A court can award attorneys' fees to plaintiffs' class counsel in a class-action suit. In June 2009, the plaintiff, Gail LeFoll, purchased a Hyundai Sonata from the defendant, Key Hyundai of Manchester, and signed a retail installment contract. Allegedly, the printed contract did not clearly disclose the date when the first payment was owed, because that part of the contract was printed over pre-existing text. The plaintiff filed a class-action suit, on behalf of herself and similarly situated consumers, alleging that the defendants failed to clearly disclose when the first payments were owed, in violation of TILA, the Truth in Lending Act, and CUTPA, the Connecticut Unfair Trade Practices Act. Previously, the District Court granted partial summary judgment to the plaintiffs on the TILA count, because the defendants failed to "clearly and conspicuously" disclose the first payment date. "The printed due dates," wrote the court in the earlier decision, "range from indistinct to indiscernible," and "an average, reasonable person could not find any of the disclosures to be clear and conspicuous." There were 103 class members. One class member decided to opt out. Service could not be effectuated on another class member. The parties requested court approval of a proposed settlement agreement. The defendants did not admit any fault, liability or wrongdoing. The court held a hearing and concluded that the proposed settlement agreement was fair, reasonable and adequate. The court awarded $44,000 to plaintiffs' counsel and ordered counsel to account for the distribution of settlement proceeds.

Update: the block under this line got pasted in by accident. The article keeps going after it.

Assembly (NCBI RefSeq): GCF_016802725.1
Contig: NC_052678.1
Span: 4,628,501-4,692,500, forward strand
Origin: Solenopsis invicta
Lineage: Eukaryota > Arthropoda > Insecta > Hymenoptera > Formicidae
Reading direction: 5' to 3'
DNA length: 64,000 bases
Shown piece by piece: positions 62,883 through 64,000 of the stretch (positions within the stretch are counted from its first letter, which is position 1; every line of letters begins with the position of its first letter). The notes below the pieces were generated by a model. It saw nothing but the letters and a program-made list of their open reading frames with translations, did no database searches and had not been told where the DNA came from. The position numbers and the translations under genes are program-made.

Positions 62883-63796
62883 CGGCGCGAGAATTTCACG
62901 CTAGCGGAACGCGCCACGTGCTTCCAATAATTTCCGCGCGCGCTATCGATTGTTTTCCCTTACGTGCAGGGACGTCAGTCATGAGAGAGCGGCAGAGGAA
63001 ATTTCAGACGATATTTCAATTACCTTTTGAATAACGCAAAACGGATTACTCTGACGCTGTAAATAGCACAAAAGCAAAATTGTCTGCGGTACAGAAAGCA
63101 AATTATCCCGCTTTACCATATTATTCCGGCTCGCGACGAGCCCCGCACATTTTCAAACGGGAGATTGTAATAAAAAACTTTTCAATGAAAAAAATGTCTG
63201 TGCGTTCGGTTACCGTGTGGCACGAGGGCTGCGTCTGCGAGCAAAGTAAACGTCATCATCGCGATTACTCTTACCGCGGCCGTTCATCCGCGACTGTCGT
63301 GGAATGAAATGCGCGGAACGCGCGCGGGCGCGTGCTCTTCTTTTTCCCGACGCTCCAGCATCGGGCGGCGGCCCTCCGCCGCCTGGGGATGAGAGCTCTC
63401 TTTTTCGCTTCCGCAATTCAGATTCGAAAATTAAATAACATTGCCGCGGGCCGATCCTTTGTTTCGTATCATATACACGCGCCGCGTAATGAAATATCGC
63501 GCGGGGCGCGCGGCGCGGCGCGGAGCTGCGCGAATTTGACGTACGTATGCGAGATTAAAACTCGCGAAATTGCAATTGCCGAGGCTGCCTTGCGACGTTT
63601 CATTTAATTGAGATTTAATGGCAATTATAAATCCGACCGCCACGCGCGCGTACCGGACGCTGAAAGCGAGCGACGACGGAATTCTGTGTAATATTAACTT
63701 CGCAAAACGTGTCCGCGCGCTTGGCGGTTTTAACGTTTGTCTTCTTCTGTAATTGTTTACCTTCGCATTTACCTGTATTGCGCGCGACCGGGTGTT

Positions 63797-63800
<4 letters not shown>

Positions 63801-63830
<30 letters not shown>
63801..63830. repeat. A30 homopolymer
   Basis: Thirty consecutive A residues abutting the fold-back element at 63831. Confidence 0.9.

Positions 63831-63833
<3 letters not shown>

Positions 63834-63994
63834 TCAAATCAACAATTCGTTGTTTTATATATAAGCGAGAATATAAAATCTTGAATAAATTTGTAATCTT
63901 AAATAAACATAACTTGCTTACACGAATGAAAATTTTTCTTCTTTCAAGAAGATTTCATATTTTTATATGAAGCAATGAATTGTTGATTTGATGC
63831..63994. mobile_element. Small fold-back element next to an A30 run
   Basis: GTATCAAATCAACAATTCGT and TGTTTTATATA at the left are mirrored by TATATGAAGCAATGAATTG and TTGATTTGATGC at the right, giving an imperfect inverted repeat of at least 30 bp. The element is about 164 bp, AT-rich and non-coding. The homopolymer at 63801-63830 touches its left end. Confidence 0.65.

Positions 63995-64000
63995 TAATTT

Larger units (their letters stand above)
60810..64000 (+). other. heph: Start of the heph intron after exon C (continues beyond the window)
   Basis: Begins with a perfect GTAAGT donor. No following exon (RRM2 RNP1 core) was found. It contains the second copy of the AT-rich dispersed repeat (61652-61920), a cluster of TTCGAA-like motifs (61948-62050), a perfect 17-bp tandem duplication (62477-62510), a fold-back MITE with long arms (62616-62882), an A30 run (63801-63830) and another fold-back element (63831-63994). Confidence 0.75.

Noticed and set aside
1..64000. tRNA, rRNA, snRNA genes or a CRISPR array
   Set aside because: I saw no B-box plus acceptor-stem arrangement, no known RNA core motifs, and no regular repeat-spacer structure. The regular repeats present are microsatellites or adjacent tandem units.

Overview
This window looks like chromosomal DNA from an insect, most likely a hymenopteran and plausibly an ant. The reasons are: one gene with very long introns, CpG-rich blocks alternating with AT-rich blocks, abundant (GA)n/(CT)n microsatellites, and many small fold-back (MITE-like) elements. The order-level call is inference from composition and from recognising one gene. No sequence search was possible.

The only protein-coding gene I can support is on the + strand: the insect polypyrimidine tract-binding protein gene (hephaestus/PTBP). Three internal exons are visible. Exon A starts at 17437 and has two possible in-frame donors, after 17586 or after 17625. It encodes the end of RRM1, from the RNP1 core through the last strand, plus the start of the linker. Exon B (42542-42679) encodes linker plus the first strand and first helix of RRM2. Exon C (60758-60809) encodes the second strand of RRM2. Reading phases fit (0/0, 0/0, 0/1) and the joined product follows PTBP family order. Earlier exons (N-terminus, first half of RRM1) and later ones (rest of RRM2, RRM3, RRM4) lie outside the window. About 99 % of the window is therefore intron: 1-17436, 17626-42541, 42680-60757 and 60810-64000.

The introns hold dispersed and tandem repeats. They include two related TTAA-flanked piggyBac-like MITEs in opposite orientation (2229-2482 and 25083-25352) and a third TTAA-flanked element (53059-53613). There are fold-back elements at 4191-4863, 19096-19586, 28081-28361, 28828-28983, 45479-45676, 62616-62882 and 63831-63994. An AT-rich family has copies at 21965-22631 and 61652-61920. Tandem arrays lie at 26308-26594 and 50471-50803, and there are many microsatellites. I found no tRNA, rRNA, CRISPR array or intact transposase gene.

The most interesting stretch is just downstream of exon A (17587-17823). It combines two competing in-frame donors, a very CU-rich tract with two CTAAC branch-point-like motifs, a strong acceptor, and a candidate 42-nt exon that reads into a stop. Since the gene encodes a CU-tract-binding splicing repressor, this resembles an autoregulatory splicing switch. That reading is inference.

VIEW FULL CASE